historically black college, and that covers the history of more is brown so
before we get into the newest. I would like for you to tell us your story.
How you started pursuing a career, photography and
are you ended up focusing you're lens on the subjects you have really history, and particularly black history, so in
two thousand and eight I
down a path that was
for I have very difficult years. I
taken over a family realestate business in two thousand to and my dad had gotten sick two thousand
we went away from my parents fiftieth
the anniversary at another,
his partner in the business. We got back
next day my business partner died
Thirteen days later, my brother was diagnosed with a truly life threatening bone cancer.
Suddenly he has, he is
thirteen years cancer free. But that was not a gift.
the time soon after that, my father's health completely collapsed.
And then the real estate world imploded in the great recession and I spent three years and for Munster and real estate work out and co
actively there's the types of experiences are cause you to say what you under the rest, her life, and so,
I started down the path in the midst of this period
my top of my life.
I've been a serious photographer most of my life. I started on this path of take him,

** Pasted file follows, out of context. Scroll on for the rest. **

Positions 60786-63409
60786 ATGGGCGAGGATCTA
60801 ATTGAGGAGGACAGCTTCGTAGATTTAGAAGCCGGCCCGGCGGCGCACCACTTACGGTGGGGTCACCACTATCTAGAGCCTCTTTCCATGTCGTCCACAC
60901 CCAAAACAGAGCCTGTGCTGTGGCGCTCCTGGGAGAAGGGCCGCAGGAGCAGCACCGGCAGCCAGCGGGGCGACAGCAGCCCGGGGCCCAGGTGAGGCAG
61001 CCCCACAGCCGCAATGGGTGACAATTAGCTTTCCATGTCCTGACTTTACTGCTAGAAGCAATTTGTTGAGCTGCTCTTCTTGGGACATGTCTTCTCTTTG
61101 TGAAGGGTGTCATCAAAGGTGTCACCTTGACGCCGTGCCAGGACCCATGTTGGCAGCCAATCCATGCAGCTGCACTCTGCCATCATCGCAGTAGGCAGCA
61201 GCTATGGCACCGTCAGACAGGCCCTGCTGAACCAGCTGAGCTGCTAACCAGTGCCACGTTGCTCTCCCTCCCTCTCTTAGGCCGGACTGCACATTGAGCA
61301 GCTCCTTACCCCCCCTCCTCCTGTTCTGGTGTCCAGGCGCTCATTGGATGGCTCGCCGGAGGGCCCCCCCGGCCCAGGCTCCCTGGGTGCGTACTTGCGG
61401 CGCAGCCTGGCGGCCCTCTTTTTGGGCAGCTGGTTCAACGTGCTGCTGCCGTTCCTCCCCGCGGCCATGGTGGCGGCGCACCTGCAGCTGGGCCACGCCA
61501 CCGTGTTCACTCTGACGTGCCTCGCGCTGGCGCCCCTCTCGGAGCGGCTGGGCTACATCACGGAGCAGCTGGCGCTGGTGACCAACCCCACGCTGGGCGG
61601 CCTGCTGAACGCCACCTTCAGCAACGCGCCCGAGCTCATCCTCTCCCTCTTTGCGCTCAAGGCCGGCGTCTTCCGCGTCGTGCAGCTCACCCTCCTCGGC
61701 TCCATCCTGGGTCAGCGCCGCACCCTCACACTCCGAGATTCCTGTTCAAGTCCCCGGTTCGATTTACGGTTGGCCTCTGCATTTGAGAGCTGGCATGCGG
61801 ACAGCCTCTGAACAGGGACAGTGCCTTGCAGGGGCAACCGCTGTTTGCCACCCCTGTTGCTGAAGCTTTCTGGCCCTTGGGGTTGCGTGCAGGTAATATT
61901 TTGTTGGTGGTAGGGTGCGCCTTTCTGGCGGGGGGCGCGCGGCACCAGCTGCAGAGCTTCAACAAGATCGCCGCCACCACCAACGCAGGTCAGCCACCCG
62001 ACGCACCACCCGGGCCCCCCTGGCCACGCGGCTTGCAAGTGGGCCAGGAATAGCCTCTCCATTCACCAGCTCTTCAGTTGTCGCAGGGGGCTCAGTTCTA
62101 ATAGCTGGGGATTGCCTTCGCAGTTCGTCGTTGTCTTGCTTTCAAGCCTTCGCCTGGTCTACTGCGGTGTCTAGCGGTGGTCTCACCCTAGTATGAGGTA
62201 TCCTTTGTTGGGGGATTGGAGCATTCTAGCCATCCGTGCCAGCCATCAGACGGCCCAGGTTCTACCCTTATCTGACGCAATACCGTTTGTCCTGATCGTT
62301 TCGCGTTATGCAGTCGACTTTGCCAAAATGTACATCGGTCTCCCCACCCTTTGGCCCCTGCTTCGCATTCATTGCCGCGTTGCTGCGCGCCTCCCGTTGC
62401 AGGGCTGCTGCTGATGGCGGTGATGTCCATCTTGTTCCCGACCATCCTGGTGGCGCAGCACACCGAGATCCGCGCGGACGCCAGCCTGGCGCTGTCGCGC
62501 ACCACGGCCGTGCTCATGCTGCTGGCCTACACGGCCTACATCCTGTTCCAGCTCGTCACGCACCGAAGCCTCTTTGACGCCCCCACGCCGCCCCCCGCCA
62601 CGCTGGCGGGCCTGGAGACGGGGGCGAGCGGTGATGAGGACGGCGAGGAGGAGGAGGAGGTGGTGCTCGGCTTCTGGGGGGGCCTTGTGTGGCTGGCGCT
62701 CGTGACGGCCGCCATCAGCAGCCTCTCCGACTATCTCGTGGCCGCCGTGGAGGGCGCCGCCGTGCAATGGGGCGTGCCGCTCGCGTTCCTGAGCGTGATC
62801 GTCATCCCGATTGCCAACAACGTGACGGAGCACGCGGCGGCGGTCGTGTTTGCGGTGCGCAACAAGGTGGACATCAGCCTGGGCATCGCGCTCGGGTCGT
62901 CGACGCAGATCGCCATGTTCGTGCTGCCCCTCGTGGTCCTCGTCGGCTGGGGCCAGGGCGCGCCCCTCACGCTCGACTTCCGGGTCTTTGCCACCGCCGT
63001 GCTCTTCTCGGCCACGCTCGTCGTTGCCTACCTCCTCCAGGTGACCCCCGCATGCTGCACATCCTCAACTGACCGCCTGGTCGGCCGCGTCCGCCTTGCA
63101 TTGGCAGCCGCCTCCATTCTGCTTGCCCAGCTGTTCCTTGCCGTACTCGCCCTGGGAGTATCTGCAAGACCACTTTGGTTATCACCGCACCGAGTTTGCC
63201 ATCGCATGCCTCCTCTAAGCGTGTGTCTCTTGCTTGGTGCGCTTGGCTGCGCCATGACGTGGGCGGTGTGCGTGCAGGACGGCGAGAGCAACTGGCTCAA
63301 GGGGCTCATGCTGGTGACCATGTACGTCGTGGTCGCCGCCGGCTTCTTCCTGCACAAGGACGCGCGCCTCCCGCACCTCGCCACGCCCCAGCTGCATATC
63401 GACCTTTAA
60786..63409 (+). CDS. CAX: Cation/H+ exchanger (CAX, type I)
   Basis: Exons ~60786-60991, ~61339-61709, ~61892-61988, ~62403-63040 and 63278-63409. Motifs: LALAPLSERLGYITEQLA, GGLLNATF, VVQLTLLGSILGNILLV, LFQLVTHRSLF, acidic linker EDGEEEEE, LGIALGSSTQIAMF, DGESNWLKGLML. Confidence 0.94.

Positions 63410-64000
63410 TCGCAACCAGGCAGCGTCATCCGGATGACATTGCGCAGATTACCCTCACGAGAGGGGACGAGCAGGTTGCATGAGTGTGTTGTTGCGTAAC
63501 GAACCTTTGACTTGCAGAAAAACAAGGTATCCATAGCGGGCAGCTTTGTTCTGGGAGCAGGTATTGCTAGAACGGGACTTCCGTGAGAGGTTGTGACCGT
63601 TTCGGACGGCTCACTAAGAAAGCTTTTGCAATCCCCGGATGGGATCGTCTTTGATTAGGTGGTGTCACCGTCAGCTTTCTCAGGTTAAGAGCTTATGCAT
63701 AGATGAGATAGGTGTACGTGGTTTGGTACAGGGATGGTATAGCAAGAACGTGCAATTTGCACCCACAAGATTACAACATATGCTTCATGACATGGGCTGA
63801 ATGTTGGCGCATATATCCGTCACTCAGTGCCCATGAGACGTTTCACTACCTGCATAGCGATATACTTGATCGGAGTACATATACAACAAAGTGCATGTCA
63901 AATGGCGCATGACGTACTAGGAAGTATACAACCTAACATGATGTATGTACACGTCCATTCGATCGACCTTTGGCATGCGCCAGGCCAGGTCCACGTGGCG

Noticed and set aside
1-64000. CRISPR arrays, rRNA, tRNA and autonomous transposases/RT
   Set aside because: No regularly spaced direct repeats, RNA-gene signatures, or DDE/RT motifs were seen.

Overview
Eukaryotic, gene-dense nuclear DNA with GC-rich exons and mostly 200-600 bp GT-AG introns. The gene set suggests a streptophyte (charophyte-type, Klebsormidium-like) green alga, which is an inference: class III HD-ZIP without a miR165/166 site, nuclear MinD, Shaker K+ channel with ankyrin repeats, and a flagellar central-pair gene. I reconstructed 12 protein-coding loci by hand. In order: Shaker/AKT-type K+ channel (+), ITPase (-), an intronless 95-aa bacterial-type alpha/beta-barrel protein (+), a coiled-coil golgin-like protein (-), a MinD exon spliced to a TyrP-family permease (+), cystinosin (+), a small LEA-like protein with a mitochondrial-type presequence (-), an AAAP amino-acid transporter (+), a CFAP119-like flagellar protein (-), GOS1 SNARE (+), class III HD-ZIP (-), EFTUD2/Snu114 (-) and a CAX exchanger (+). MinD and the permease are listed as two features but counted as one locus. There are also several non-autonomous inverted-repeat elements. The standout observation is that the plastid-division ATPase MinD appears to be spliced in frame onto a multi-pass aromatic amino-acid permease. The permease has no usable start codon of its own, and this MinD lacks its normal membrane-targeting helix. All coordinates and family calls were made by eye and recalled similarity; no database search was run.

work more seriously and mercifully getting taken more seriously and it
the things that you have to do, and in that process
his figure. What does your voice as a photographer where's? Your voice is an artist.
I've been a civic activists, my entire life as well, founded more than a
and civic initiatives? I serve on a number of boards of not for profits. I have been in
for many years to a number of elected officials and political candidates,
and when I found this I really is. I started to explore this job
photography more diligently
Is that my photographic voice was my civic voice.
And I was working on a body of work on abandoned
public school spaces in the south, because in a band
public school is a story of demographics. Right fly gentrification when Moorish Brown,
were filed for bankruptcy,
So I thought you know. This is a really important story.
It has race, it's an historically bought college. It has religion
management colleges granted under the auspices of the Amy Church, it has class because it was a college that had become one. It was primarily focused on them,
children and families of less remains in that story,
that Multi layered story becomes my first book
but it was also cup but my problem
is to read and shoot and shoot and read in the reading and forms a shooting in the shooting and forms a reading. An there was tooth moment.
That really shaped that project. One
when I came across the statistic that,
there were originally about a hundred twenty. Historically black colleges in America were down to about a hundred
those one hundred colleges are three
percent of colleges in America. They are more